London 2 Aug 2019 – Distance in the polls between Conservative and Labour is growing as radical Brexit is going forward and ambiguous positions prevail within Corbyn’s team making the Labour leader increasingly contested within and outside the party. Lib Dem signed a definitive victory for the party and, moreover, for the wider opposition, by winning the by-elections in the Welsh constituency of Brecon with 43% (where Labour stops at 5%). This left the newly formed government 320 to 319 MPs (Lab, LibDem, SNP, Greens+Sinn Fein+others combined). Such an inconsistent majority could lead to general elections sooner following a vote on no-deal, But chances of defections must not be excluded: one single MP could make British history. But still a no confidence vote could divert the rush towards the cliff edge.
New elections, though, might not turn handy to Corbyn’s Labour: 22% consensus vs 32% of Conservative says YouGov (24% to 34% Ipsos Mori). And the main political conundrum is the reluctancy to ally and form an actual opposition front which might total 36% (all infighting parts included). But power sharing or a possible Lib-Lab+ coalition government is not in Corbyn’s plan nor in the one of his major ‘stakeholder’: Unite the Union.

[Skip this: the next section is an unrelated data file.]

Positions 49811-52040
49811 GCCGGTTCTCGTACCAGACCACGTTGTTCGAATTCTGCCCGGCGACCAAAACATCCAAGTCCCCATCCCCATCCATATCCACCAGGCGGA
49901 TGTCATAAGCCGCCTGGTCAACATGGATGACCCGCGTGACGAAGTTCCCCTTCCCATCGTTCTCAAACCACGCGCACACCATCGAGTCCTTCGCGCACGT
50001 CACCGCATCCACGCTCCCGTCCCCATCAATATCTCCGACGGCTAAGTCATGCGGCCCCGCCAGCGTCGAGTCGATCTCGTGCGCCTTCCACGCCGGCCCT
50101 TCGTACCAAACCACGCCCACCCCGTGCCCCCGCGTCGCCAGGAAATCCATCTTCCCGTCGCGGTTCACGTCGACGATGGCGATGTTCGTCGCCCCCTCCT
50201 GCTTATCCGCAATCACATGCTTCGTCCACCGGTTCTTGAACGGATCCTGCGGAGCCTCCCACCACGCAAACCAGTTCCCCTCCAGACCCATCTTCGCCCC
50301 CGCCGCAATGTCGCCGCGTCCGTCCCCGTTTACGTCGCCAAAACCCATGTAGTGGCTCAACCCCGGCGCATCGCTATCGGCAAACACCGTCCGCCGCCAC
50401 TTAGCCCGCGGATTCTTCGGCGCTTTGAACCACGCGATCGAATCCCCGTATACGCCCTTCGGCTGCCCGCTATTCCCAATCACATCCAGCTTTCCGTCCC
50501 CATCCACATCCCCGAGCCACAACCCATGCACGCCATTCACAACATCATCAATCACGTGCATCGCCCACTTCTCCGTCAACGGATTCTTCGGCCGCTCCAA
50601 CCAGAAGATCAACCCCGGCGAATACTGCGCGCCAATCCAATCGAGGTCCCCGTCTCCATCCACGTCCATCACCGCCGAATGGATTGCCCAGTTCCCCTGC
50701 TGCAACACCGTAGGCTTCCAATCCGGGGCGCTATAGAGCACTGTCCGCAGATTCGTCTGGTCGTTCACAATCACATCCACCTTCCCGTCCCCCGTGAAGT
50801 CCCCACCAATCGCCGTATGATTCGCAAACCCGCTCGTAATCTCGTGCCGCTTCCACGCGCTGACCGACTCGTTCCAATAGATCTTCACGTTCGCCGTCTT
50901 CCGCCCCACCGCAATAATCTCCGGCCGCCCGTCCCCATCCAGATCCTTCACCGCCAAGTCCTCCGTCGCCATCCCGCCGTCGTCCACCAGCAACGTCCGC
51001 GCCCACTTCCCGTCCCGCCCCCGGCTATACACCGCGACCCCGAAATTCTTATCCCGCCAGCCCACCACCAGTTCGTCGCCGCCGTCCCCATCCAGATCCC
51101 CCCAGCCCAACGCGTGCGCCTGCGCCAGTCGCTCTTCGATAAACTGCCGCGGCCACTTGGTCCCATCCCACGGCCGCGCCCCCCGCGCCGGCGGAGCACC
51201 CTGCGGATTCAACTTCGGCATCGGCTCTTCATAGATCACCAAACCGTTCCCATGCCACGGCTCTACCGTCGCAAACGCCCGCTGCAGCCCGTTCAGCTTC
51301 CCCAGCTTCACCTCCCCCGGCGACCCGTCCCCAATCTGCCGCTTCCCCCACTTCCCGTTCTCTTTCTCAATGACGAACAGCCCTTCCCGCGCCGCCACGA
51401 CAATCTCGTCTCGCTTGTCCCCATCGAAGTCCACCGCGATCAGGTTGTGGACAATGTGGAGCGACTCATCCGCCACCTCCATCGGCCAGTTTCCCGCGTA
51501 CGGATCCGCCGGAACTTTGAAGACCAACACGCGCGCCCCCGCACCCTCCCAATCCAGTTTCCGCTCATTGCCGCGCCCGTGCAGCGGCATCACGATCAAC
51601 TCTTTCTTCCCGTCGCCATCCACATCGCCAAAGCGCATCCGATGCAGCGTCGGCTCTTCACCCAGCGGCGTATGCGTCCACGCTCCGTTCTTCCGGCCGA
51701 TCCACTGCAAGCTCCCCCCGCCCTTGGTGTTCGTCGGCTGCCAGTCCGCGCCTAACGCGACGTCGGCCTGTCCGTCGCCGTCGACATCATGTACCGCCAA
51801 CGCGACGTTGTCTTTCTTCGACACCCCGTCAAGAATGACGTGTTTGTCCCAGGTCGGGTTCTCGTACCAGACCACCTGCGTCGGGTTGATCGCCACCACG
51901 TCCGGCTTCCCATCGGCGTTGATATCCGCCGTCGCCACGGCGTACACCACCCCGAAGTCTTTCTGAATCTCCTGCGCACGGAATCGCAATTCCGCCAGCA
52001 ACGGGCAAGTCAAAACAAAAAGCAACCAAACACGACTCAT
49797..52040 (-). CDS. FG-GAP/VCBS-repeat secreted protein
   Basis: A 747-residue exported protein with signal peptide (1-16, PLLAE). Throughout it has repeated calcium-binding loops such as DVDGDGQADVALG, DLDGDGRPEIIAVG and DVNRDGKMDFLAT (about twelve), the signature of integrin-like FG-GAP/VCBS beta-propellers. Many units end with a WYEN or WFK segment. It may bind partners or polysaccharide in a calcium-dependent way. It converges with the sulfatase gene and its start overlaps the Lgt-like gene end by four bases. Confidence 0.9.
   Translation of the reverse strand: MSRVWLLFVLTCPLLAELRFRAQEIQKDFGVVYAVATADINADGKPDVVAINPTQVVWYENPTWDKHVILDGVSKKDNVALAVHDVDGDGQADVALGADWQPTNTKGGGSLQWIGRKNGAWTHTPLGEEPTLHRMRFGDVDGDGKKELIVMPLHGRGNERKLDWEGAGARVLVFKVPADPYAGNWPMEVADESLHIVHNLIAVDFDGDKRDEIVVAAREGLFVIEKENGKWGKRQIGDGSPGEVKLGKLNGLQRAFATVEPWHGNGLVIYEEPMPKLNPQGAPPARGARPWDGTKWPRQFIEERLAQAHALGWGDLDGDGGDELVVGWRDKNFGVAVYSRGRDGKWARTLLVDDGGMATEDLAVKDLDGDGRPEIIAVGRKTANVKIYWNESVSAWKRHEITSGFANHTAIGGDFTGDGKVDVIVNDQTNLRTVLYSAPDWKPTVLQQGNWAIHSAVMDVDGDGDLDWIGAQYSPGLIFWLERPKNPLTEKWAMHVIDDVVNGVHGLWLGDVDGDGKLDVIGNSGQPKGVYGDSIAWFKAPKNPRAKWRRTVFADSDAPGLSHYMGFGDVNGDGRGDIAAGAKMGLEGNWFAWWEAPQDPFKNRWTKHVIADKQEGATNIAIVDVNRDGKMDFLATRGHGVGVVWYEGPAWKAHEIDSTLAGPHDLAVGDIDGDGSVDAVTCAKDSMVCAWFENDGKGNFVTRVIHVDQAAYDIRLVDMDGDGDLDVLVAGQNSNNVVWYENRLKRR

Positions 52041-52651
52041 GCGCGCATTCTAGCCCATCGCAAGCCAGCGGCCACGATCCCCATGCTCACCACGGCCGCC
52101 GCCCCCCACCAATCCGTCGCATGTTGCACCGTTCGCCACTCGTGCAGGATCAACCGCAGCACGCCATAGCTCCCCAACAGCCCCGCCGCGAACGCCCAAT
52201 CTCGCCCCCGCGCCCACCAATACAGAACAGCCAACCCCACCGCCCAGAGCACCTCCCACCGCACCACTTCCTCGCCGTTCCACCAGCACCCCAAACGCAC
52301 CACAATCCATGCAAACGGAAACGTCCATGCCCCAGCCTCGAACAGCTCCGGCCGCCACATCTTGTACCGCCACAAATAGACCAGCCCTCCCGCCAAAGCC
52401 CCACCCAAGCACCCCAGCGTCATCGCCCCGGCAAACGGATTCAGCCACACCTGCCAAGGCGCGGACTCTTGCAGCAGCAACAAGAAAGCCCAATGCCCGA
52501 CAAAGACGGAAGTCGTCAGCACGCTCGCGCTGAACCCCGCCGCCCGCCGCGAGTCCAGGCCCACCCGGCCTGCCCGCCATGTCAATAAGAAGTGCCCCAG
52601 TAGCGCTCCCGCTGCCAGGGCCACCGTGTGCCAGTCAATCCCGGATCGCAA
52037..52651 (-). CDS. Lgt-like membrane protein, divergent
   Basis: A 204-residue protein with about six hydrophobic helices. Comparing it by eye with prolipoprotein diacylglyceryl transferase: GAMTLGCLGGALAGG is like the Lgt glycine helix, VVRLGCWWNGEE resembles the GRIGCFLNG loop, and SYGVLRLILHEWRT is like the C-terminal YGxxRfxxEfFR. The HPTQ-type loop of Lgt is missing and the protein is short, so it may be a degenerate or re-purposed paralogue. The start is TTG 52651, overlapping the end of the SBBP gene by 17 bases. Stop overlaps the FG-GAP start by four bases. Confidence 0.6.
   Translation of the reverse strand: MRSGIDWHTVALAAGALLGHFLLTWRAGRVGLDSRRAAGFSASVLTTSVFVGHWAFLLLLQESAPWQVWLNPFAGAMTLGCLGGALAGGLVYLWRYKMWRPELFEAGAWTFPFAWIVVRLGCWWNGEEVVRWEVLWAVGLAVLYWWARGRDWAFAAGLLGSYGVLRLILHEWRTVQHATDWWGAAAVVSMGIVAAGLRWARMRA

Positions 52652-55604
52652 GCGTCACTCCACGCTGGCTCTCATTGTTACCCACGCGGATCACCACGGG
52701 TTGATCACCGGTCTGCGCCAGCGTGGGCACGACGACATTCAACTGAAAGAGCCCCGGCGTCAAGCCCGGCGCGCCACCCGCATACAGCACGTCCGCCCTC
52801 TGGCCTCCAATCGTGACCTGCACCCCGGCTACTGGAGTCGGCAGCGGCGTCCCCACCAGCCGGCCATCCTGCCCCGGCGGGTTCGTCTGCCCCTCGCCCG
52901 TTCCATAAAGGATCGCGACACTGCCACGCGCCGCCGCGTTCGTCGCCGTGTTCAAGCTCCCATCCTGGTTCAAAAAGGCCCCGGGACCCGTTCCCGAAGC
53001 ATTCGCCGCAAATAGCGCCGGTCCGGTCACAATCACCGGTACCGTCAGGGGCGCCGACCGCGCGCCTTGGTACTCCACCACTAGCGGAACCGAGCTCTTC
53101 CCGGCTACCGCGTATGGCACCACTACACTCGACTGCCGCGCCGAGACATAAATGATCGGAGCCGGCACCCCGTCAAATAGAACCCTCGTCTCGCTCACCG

In this general frame Corbyn’s portrait appears increasingly darker. Latest Ipsos Mori data show 62% of British would like Labour to change leader before next general elections, which are seen as upcoming. Therefore two factors explain why Labour Party and Corbyn have not yet brought forward a no-confidence vote leading to new elections: firstly because of the 10 point percentage distance from Tories in voting intention, secondly because new polls would lead to the end of Corbyn’s contested leadership.